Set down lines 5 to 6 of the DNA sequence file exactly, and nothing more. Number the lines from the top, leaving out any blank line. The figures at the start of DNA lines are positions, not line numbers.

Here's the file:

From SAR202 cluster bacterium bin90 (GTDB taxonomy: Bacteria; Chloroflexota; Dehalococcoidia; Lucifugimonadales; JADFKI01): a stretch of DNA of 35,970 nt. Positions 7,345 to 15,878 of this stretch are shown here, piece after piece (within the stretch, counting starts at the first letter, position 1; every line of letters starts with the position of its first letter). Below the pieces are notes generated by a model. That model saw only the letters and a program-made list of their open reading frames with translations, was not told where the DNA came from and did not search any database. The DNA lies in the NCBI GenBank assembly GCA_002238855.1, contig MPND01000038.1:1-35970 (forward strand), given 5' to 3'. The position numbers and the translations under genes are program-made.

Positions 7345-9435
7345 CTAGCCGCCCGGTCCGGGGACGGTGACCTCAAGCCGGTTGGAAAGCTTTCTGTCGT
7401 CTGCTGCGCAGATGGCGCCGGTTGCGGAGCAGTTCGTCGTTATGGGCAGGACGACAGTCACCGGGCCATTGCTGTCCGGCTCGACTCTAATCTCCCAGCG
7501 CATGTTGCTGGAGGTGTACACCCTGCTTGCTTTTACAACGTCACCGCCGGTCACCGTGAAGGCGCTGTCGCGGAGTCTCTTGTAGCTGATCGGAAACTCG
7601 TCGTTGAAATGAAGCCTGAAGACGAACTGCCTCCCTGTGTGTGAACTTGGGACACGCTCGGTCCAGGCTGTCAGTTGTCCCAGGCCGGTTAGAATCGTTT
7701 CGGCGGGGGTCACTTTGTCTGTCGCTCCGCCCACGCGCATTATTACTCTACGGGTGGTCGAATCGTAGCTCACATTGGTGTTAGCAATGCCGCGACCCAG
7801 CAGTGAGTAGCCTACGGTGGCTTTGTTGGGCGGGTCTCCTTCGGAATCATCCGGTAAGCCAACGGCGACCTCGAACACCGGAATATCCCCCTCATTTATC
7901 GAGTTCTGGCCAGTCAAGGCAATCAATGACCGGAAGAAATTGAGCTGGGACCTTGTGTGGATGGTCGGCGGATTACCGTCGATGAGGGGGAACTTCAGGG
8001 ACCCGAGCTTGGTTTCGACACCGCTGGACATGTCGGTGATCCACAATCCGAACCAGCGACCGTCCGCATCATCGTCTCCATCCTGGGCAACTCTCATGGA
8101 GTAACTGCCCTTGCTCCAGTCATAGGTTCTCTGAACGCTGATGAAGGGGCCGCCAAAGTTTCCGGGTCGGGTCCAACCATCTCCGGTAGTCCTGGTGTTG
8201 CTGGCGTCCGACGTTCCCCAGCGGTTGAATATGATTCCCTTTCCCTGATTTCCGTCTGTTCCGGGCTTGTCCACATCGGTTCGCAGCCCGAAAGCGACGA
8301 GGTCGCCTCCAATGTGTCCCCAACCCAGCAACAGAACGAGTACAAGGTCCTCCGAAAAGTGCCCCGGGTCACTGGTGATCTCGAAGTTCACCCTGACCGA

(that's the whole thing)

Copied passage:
7501 CATGTTGCTGGAGGTGTACACCCTGCTTGCTTTTACAACGTCACCGCCGGTCACCGTGAAGGCGCTGTCGCGGAGTCTCTTGTAGCTGATCGGAAACTCG
7601 TCGTTGAAATGAAGCCTGAAGACGAACTGCCTCCCTGTGTGTGAACTTGGGACACGCTCGGTCCAGGCTGTCAGTTGTCCCAGGCCGGTTAGAATCGTTT